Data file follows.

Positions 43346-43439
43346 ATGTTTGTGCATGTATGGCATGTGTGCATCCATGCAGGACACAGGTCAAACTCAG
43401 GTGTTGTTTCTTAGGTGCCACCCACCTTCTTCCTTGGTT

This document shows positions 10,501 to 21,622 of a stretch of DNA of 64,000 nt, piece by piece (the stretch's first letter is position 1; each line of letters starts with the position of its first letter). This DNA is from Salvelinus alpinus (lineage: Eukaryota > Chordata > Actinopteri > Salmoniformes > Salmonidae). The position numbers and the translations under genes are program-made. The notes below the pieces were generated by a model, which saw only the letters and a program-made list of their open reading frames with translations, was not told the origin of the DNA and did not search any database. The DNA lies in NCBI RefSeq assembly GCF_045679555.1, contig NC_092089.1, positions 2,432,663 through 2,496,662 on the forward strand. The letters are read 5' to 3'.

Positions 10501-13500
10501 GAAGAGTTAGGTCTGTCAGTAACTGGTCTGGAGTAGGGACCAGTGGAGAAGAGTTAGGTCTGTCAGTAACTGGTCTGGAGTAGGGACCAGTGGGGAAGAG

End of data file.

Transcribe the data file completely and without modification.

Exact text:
Positions 43346-43439
43346 ATGTTTGTGCATGTATGGCATGTGTGCATCCATGCAGGACACAGGTCAAACTCAG
43401 GTGTTGTTTCTTAGGTGCCACCCACCTTCTTCCTTGGTT

This document shows positions 10,501 to 21,622 of a stretch of DNA of 64,000 nt, piece by piece (the stretch's first letter is position 1; each line of letters starts with the position of its first letter). This DNA is from Salvelinus alpinus (lineage: Eukaryota > Chordata > Actinopteri > Salmoniformes > Salmonidae). The position numbers and the translations under genes are program-made. The notes below the pieces were generated by a model, which saw only the letters and a program-made list of their open reading frames with translations, was not told the origin of the DNA and did not search any database. The DNA lies in NCBI RefSeq assembly GCF_045679555.1, contig NC_092089.1, positions 2,432,663 through 2,496,662 on the forward strand. The letters are read 5' to 3'.

Positions 10501-13500
10501 GAAGAGTTAGGTCTGTCAGTAACTGGTCTGGAGTAGGGACCAGTGGAGAAGAGTTAGGTCTGTCAGTAACTGGTCTGGAGTAGGGACCAGTGGGGAAGAG